CRN 10024                                        Lecturer: Joe Mittleman                               Fee: $5

Friday, Nov. 4                                    Whitman Hall, 150                12:45 p.m. – 2:15 p.m.

In the early 1930s, Hitler began firing Jewish musicians across Europe.  Overcoming extraordinary obstacles, violinist Bronislaw Huberman moved many of these musicians to Palestine and formed a symphony that would become the Israel Philharmonic Orchestra. With courage, resourcefulness, and an entourage of allies, including Arturo Toscanini and Albert Einstein, Huberman saved nearly 1000 Jews and guaranteed the survival of Europe’s musical heritage.  This is that story.  Maximum: 90. 



CRN 10025                                        Lecturer: Lou Del Bianco                             Fee: $5

Friday, Nov. 11                                  Whitman Hall, 150                12:45 p.m. – 2:15 p.m.

Parents’ Choice award-winning storyteller Lou Del Bianco portrays his grandfather Luigi Del Bianco and tells the story of his unique contribution as chief carver on our nation’s greatest memorial. Lou uses authentic photos, maps and timelines to bring Luigi’s story to life! This is a unique program about history, ancestry, perseverance, and advocating for human rights. Maximum: 90.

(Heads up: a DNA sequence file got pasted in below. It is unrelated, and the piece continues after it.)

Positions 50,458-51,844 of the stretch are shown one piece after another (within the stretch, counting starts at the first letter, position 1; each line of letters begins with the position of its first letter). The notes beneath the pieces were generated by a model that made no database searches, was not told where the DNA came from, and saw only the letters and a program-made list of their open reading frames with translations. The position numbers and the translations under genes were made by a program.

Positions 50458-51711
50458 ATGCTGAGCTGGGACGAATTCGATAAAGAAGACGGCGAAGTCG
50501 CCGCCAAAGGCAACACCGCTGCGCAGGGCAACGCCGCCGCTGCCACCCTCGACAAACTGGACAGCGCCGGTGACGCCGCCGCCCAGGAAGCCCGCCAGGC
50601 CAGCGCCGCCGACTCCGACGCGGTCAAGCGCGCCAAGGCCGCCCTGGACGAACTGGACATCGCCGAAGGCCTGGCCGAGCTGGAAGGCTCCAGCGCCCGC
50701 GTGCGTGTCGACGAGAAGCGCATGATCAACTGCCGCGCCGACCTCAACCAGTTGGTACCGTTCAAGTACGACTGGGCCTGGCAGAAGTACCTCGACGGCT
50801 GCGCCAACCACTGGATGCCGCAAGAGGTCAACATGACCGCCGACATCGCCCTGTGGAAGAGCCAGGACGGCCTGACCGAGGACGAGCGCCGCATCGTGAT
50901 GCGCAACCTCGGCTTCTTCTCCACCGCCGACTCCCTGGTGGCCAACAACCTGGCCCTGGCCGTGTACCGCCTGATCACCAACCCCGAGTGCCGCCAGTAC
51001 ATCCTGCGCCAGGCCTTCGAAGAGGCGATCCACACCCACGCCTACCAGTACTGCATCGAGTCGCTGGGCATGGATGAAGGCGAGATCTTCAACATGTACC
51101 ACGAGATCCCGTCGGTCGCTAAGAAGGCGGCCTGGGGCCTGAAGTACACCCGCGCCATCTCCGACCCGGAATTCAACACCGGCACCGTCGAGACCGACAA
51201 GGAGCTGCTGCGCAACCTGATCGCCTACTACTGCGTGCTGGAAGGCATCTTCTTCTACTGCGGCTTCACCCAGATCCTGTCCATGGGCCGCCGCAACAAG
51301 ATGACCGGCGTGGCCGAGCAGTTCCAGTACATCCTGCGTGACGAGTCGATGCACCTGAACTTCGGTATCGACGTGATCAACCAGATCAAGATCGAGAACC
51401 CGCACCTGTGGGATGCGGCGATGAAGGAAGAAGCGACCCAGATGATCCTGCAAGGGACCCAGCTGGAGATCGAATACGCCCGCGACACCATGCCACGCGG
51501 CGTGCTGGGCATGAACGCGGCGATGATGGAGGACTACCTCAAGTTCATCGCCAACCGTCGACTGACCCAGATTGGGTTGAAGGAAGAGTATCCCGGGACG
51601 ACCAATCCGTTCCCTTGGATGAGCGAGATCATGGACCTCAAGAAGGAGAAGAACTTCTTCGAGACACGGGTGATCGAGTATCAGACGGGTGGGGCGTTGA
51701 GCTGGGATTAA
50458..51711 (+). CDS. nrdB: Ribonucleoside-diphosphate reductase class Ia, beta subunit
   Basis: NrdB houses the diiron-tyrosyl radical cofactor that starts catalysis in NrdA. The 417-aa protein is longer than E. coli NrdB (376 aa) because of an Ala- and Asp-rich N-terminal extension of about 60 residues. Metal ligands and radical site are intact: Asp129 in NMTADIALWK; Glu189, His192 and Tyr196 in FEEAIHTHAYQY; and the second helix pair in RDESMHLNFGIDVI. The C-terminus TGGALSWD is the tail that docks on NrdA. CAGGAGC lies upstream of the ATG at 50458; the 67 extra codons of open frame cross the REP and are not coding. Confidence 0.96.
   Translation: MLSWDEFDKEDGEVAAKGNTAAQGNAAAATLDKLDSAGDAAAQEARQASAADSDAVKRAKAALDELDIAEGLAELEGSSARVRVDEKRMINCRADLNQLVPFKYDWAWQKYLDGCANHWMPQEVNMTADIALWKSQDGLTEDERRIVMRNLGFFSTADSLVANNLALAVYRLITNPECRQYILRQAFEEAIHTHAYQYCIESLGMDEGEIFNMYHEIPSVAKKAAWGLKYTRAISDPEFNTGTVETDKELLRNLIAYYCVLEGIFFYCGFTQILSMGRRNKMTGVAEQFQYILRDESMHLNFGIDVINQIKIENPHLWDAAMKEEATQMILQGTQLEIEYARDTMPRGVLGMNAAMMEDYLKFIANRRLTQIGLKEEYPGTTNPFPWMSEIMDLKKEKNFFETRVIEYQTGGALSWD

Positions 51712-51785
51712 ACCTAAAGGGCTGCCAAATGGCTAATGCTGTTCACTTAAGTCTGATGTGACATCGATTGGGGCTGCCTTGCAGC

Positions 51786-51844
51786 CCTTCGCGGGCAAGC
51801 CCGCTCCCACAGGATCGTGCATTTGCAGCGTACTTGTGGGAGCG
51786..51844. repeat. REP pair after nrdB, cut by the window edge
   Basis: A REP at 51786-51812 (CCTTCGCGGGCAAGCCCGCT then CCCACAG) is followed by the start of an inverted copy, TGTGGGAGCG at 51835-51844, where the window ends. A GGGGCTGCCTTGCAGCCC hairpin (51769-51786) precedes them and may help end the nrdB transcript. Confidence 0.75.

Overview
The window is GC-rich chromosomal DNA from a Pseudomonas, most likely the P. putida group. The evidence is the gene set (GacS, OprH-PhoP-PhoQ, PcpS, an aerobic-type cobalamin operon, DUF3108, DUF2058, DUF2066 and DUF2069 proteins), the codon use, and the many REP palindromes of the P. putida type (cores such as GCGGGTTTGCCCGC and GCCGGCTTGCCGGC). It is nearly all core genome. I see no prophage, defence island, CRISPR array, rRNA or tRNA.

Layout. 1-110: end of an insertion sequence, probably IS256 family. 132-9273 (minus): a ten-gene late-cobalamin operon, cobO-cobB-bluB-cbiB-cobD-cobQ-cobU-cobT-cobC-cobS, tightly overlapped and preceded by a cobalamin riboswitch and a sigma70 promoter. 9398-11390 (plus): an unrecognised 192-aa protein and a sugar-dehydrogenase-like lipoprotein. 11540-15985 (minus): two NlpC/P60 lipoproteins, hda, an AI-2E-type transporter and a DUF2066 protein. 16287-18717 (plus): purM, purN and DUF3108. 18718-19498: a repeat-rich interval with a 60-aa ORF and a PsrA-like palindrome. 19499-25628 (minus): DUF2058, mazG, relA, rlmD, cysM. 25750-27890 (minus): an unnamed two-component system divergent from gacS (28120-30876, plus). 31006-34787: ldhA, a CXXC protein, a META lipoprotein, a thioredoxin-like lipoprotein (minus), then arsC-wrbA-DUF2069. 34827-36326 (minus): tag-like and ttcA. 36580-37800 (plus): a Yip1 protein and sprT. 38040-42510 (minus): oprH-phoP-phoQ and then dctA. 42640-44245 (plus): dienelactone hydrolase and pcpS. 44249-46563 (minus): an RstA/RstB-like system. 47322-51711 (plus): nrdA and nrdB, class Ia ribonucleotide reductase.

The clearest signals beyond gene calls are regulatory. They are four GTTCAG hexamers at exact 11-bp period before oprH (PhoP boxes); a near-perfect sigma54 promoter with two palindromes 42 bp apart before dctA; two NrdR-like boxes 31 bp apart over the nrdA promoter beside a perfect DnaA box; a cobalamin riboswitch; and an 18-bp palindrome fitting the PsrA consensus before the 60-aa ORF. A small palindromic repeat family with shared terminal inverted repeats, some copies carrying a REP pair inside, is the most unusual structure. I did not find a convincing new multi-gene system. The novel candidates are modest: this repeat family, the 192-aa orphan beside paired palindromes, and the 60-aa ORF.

CRN 10026                                        Lecturer: Linda Maria Frank                       Fee: $5

Friday, Nov. 18                                  Whitman Hall, 150                12:45 p.m. – 2:15 p.m.

This lecture will outline how DNA analysis was used and misused in the O.J. Simpson trial, the Laci and Connor Petersen murders, the Sam Sheppard trial, and the Boston Strangler.  Linda Marie Frank, retired from a career teaching science, including forensic science. Maximum: 90.


For more information or to receive a brochure, contact ILR@farmingdale.edu or call 631.420.2160.